At first, it seems that Ethan Coen's "Women or Nothing" is going to be a light, brittle, improbable -- and probably annoying -- sketch comedy about a couple of privileged New York lesbians who trick a man into making them a baby.
Are first impressions ever wrong.
After that setup, Coen (half the team of sibling movie wizards) spins us deeper and deeper into disturbing pools of relationships, lined with slippery wisdom and unforeseeable twists held afloat with the truth-telling relief of humor.
In recent years, Coen has moonlighted as what he calls a "play hobbyist" of smart, darkly loopy little one acts for the Atlantic Theater. (Ignore completely his awful playlet seen on Broadway in a Woody Allen / Elaine May showcase in 2011.)
With "Women or Nothing," he has not only written his first full-length play. He has created a rich, giddily satisfying work that, in just a hyper-articulate hour and 45 minutes, explores a day and a half of what feels identifiable and bizarre enough to be something like real life.
Don't be fooled by the baby-hunger cliche, the easy punchlines about Florida and what would seem to be the standard-issue overbearing mother with secrets to reveal. Characters this multifaceted don't hang around in new plays that often.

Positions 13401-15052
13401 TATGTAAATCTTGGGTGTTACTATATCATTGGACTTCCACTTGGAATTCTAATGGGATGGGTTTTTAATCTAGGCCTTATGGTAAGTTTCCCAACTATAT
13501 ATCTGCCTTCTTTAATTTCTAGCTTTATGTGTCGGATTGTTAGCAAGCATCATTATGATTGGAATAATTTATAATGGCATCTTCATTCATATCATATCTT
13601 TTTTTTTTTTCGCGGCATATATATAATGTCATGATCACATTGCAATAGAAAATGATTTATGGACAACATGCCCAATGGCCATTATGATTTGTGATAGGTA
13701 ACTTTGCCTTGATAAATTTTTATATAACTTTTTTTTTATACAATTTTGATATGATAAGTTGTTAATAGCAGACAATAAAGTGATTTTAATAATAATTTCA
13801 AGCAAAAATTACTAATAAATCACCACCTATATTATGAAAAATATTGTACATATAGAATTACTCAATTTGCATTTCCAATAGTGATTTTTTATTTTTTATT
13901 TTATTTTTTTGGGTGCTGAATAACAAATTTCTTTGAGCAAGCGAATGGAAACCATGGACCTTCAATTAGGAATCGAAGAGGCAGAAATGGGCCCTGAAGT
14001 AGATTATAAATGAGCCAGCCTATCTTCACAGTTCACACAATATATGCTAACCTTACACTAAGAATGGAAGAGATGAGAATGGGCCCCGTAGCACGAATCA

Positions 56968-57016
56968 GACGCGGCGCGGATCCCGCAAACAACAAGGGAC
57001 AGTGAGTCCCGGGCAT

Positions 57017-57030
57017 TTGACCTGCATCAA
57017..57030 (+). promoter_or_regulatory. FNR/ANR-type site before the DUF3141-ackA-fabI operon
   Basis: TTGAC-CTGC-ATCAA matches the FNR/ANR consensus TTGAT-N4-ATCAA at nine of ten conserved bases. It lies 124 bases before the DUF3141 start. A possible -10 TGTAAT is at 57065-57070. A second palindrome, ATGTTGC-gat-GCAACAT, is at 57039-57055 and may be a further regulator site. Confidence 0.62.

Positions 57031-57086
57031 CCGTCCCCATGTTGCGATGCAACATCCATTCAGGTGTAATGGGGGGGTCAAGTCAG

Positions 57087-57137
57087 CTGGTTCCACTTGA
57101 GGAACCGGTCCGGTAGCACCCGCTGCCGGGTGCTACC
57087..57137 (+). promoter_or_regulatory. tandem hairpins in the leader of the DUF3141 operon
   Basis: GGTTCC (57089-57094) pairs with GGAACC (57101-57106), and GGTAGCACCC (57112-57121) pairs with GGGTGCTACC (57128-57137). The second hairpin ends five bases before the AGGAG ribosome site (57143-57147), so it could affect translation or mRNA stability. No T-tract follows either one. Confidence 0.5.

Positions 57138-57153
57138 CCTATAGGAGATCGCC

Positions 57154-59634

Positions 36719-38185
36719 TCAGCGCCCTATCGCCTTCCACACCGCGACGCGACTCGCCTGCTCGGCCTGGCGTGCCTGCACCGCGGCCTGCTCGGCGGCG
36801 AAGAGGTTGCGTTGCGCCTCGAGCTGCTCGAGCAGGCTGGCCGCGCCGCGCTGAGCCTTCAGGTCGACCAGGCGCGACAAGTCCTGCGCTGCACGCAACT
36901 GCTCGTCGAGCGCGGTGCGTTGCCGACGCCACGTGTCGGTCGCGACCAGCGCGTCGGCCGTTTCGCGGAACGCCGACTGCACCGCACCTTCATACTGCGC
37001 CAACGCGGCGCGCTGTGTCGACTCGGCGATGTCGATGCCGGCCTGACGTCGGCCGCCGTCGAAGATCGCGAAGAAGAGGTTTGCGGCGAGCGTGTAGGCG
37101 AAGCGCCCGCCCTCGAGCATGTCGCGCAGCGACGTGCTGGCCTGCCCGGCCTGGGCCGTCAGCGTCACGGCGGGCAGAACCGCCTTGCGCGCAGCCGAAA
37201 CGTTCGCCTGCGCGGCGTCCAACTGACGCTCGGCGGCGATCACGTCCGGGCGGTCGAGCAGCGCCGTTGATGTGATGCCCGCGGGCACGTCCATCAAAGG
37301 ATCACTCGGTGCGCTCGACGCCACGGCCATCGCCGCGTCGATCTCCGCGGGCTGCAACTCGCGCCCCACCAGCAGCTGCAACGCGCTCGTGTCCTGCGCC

Directed with a kaleidoscope of emotional colors by David Cromer, this expert quartet of actors explores and exploits what one character nails as "the delusory pursuit of control." Susan Pourfar is both intellectually forbidding and touchingly innocent as Laura, the rigorous, self-questioning concert pianist who gets cornered by partner Gretchen into getting impregnated by a nice guy from Gretchen's law firm.
Halley Feiffer is formidably spirited as Gretchen, alas, Coen's least interesting character. Robert Beitzel makes niceness into something unique and extraordinarily subtle as the gentleman caller, while Deborah Rush, wondrous as Laura's silver-fox mother, sweeps in to talk out of so many sides of her face that we think she might dislodge its groomed perfection.
Much gets done in small corners of Michele Spadaro's expansive, tastefully eclectic loft set. Every so often, we can hear Coen working too hard at marvelous dialogue, and we can't help but wonder why smart strangers don't use condoms. If they did, of course, we would not have a work that catapults Coen from hobbyist to major playwright.
WHERE Atlantic Theater Company, 336 W. 20th St.
INFO $65; 866-811-4111; atlantictheater.org
BOTTOM LINEEthan Coen: major playwright